• An inflammatory leukogram may also be present.
  • A normotensive globe.
  • The classic history is an acute onset of signs and reluctance to eat.

Ocular ultrasonography is a cost effective method to differentiate cellulitis from a drainable retrobulbar abcess and to determine the presence of a foreign body.


Broadspectrum systemic antibiotics [amoxicillin and clavulanic acid] as well as systemic non steroidal inflammatory drugs should be used. Topical ophthalmic lubricants should be used to protect the cornea from exposure keratitis.

Orbital abcesses may require drainage of the orbital space into the mouth.This is done by incising only the buccal mucosa directly behind the last molar on the affected side with a scalpel blade and then placing a curved haemostat into the hole and gently pushing it up into the retrobulbar region and opening the forceps points. Exudate should drain from the oral wound. Remove the haemostat whilst keeping the points open. By opening and closing the jaw more exudate can be “pumped” out of the wound.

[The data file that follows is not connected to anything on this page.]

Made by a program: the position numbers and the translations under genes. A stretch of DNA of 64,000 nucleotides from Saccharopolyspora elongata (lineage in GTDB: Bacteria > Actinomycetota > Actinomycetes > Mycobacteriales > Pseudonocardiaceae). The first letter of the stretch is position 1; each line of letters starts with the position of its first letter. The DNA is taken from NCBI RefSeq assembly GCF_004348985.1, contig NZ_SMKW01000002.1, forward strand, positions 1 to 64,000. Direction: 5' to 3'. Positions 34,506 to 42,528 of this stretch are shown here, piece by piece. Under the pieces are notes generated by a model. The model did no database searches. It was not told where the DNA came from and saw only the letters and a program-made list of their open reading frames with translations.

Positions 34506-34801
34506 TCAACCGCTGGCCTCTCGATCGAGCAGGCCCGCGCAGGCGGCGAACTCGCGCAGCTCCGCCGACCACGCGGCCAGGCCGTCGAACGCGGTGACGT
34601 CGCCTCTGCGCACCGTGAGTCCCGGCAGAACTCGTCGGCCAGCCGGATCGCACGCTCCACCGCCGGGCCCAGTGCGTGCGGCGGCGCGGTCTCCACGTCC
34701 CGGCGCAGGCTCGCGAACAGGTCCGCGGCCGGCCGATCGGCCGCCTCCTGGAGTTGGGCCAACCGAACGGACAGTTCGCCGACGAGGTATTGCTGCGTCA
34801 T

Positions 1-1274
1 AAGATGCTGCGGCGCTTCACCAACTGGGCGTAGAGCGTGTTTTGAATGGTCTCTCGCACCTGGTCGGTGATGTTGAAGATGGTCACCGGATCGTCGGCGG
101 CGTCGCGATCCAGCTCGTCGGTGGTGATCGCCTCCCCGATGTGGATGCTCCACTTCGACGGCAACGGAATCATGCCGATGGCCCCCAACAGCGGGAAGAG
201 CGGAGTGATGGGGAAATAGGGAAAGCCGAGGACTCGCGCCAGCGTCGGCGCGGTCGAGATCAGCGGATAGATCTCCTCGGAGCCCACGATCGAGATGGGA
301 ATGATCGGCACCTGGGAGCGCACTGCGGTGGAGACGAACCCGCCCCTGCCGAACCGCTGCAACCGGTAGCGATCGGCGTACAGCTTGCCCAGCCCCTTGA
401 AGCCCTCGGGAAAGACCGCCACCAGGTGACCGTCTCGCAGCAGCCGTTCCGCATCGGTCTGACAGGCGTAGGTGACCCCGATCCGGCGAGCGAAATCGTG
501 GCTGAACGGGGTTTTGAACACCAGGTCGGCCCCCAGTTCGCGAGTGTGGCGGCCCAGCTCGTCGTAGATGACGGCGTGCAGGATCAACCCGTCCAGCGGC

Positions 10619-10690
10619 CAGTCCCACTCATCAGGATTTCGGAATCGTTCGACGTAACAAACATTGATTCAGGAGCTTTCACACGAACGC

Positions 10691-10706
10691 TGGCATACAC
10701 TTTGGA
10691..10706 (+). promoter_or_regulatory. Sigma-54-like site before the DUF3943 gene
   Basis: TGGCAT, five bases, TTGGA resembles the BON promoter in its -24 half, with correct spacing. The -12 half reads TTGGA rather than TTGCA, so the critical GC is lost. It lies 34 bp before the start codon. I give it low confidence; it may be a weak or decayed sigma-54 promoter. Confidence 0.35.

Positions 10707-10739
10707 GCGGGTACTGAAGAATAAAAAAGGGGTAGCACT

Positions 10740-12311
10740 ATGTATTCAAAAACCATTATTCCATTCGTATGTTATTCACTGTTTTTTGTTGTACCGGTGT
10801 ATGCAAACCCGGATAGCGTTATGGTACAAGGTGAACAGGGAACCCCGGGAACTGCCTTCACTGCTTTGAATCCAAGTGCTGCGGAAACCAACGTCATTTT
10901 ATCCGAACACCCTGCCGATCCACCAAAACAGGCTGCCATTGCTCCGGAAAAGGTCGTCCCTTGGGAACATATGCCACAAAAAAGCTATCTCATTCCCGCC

4. Eosinophilic myositis

This is an inflammatory disease of unknown cause. An autoimmune aetiology is suspected as autoantibodies to the 2M muscle myofibres of the muscles of mastication have been identified in affected dogs. The condition occurrs predominently in German Shepherd Dogs, Weimeraner, Samoyed and Dobermans but is also seen in other breeds.


Figure 3: A dog showing bilateral exopthalmus due to myositis of the ocular muscles

Clinically one sees recurrent signs of swelling of the masticatory muscles, protrusion of the third eyelid, dysphagia, enlarged mandibular lymphnodes and occassionally blindness (Fig 3). Concurrent fever and anorexia is common. This bilateral condition must be differentiated from orbital cellulitis or abscessation which is usually unilateral.